the Outer Banks, a land of water and wind, sea and sand, the
perfect vacation should be simple. Miles of beach to walk with
only the gulls for company. Telescopes looking out to sea. Broad
decks leading down to the water. Snug shutters to keep out the
chill. Misty sunrises. Lingering sunsets.
these qualities make the Sanderling
Resort, Spa and Conference Center one of the most popular
getaways in the world.
the beach bird it's named for, the Sanderling keeps a low profile
among the dunes of the Outer Banks. The three-story hotel, covered
in weathered grey shingles, is no high rise. Rather it evokes
the spirit of the Banks' legendary beach cottages famous for
their "shabby" elegance.
porches and decks, rocking chairs and a cozy reading room make
the Sanderling the beach retreat everyone dreams of.
if the exterior recalls the "unpainted aristocracy" of the Banks,
the interior offers every convenience. A recent $4 million renovation
equipped rooms with pillow-top king-size beds, walk-in showers
and 32-inch, flat screen TVs. Every room has a large private
porch furnished with rocking chairs, a chenille throw and a
Outer Banks are narrow here, and guests who don't have a view
of the ocean from their porch are guaranteed a view of Currituck
Sound. You can check your email out there if you like. Free
wireless internet access now stretches throughout the property.
you get hungry, no need to drive. Two excellent restaurants,
each with its unique atmosphere, are just across the parking
The Lifesaving Station Restaurant (above) occupies the
renovated 1899 Caffey's Inlet Station, one of 29 outposts that
once rescued seamen along this coast. The paneled interior,
beautifully restored, is studded with maritime memorabilia,
historic objects, bird decoys and culinary awards.
our story on Chicamacomico
Lifesaving Station for more on this historic chapter
of Banks' history.]
vary with the season, but the Sanderling's signature chowder,
a creamy blend of shrimp, crab and corn, is available year-round.
the street, the Left Bank (above) offers a different
atmosphere entirely. Here an elegant dining room overlooks the
marshes of the sound. In the exhibition kitchen, the Left Bank
chefs let their imaginations soar, creating three-, seven-,
even 12-course tasting menus. Wine selections from the resort's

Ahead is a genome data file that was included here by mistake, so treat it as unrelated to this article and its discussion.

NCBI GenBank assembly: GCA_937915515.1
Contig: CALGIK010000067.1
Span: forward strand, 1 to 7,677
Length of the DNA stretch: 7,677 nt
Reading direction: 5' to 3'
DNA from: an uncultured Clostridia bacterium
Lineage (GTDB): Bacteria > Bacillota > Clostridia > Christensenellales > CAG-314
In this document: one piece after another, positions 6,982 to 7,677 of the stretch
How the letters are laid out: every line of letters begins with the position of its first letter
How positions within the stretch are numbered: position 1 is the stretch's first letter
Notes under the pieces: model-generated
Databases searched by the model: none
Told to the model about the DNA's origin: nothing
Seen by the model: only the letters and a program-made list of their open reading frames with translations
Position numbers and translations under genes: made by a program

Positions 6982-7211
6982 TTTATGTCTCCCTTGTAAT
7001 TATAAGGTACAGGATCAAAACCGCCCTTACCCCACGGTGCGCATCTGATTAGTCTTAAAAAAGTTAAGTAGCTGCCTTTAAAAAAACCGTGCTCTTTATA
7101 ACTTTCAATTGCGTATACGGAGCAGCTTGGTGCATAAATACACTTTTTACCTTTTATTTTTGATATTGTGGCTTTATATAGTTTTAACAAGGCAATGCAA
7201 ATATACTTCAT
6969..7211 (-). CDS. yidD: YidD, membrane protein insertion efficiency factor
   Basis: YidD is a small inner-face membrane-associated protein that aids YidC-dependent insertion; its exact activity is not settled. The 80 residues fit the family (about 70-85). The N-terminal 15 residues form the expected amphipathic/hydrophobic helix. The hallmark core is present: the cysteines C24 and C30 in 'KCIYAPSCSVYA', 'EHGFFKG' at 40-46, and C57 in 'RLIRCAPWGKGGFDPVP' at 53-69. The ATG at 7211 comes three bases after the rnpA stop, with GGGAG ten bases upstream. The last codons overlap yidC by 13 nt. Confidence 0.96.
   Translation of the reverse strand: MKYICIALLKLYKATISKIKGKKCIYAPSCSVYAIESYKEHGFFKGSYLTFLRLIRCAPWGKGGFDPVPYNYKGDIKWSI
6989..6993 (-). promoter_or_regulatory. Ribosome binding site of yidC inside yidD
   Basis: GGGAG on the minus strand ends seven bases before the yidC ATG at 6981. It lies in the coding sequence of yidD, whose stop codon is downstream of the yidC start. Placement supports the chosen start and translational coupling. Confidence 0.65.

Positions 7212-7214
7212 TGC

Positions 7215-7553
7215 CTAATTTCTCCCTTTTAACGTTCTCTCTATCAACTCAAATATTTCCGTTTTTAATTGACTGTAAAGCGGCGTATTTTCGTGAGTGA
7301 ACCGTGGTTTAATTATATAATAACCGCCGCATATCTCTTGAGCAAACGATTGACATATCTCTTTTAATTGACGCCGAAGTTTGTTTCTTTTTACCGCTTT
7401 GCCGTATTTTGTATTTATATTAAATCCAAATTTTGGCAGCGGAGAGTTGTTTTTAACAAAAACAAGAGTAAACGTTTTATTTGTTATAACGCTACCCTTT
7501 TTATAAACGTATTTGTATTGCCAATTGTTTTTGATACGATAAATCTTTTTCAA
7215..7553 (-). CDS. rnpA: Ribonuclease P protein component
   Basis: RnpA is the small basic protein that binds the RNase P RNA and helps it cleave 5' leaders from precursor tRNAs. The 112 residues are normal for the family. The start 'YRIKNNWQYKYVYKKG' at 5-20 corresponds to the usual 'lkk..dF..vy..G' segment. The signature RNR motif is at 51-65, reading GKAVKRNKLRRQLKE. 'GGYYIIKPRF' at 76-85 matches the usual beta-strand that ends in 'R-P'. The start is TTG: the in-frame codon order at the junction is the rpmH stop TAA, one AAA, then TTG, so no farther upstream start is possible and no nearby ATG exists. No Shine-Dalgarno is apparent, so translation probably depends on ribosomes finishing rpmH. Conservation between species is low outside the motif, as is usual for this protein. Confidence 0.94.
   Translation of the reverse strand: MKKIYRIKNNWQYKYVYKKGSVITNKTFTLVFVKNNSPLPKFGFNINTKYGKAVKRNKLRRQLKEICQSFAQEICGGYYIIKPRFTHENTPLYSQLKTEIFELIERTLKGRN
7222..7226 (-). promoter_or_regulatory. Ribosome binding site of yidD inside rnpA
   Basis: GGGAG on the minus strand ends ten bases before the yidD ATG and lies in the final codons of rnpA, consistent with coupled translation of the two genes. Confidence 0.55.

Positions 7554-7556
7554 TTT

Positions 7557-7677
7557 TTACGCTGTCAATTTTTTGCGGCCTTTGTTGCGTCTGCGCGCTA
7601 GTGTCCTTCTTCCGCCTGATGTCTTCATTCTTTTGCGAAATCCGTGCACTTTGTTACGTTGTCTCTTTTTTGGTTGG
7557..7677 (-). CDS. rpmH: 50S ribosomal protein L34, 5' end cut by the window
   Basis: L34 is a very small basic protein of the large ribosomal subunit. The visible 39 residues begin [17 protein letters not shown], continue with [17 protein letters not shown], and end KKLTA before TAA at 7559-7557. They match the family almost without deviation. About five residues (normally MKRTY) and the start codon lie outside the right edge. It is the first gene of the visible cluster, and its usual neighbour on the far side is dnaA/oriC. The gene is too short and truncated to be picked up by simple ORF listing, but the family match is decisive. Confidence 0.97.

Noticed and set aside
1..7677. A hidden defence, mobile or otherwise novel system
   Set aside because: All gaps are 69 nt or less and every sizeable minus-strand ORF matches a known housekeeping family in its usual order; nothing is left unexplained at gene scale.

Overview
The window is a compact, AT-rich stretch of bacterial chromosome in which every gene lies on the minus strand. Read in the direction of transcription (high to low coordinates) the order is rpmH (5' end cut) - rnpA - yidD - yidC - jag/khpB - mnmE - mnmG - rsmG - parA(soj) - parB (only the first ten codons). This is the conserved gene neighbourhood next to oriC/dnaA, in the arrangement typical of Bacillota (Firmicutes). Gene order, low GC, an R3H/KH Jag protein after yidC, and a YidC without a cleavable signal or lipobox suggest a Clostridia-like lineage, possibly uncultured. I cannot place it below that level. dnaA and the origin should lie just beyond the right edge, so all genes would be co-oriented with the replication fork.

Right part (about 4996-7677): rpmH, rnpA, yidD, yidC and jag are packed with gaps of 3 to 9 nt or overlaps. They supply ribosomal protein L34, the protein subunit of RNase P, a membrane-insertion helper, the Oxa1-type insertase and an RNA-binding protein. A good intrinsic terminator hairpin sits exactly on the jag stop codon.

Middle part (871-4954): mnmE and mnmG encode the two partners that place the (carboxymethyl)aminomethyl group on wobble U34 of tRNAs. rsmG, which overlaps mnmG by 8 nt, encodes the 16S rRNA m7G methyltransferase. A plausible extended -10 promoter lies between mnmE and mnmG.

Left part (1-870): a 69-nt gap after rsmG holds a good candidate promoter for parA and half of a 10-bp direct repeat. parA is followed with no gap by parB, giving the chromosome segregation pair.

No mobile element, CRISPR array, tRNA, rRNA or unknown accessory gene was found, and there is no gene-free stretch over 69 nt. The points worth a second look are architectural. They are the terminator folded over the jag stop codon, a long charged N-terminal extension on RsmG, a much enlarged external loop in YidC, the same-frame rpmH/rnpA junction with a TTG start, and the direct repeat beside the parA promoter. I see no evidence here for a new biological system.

extensive cellar accompany each course.
are a must for this dining experience, but if your appetite
isn't up to the challenge, stop at the Left Bank's blond onyx
bar for a sunset cocktail. The sun puts on a colorful lightshow
daily as it sinks over the marsh.
Sanderling has more to look at than water and natural wonders,
however. You could spend an entire vacation just checking out
the artwork. While resort management declines to put a dollar
value on it, the collection of bird statuary, Audubon prints,
and original artwork is formidable.
the treasures is the largest collection of Grainger McKoy
sculpture in private hands. His wood and bronze birds, often
caught in mid-flight, soar through the resort's lobbies.
Sanderling also displays a complete collection of the "Birds
of North America" Royal Worchester series created by the renowned
Dorothy Doughty. More than two dozen of the life-like ceramic
birds nest in display cases throughout the Left Bank restaurant.
Doughty's sculpture of the extinct Carolina parakeet is a highlight
of the Sanderling Conference Center. Occupying its own building
in the heart of the resort, the center's fully equipped Swan
and Heron meeting rooms open onto an oceanside deck and can
accommodate groups of up to 150 people. Upstairs, the spacious
private suite is a popular location for executive powwows and
Despite the priceless display of artwork, the Sanderling maintains
a casual charm. You won't feel odd wandering barefoot down the
hall to get your morning coffee or to visit one of the several
Jacuzzis scattered around the grounds.
the resort's sound-side, indoor and outdoor pools flank a full-service
spa. In keeping with its lifesaving location, the Sanderling
Spa features treatments aimed at rescue and recovery. Many incorporate
oil of the Russian olive, a local aromatic shrub.
the resort's northern edge, Pine Island Audubon Sanctuary's
thousands of unspoiled acres attract hikers, kayakers and many
species of migrating birds.
are naturally attracted to the Sanderling, but the area has
something to offer for a variety of interests. Guests can enjoy
the facilities at the Pine Island Racquet Club and Fitness
Center, a few miles up the road, or play the Rees Jones
course at the Currituck Club, one of Golf Digest's "Top
10 You Can Play."
a village just south of the Sanderling, boasts some of the most
interesting shopping on the Outer Banks. Boardwalks join eclectic
emporiums built under the town's many live oaks and along the
short drive north of the resort lies Historic
Corolla, where the
Currituck Light (above), one of the few working
lighthouses open to climbers, still stands guard. At its feet,
Banks Center for Wildlife offers exhibits and educational
programs tailored to nature lovers and the magnificent
Whalehead Club (below) recreates life of an earlier
era in a luxurious hunting lodge.
Corolla is also the place to embark on an off-road adventure
to the restricted north beaches where the area's famous wild
ponies roam. Outfitters offer a variety of transportation for
these trips, from Hummers to Segways.
so many attractions and amenities joined to its outstanding
location, it's easy to see why the world's travelers hold the
Sanderling in such high regard. The property makes regular appearances
on Travel + Leisure's list of Top 500 Resorts.
Wine Spectator and Santé magazines have applauded
the Sanderling's restaurants and wine cellar. Conde Nast
Traveler readers are especially fond of the Sanderling.
They recently voted the resort among the top 25 in the nation.
Originally published in North Carolina Magazine, 2007.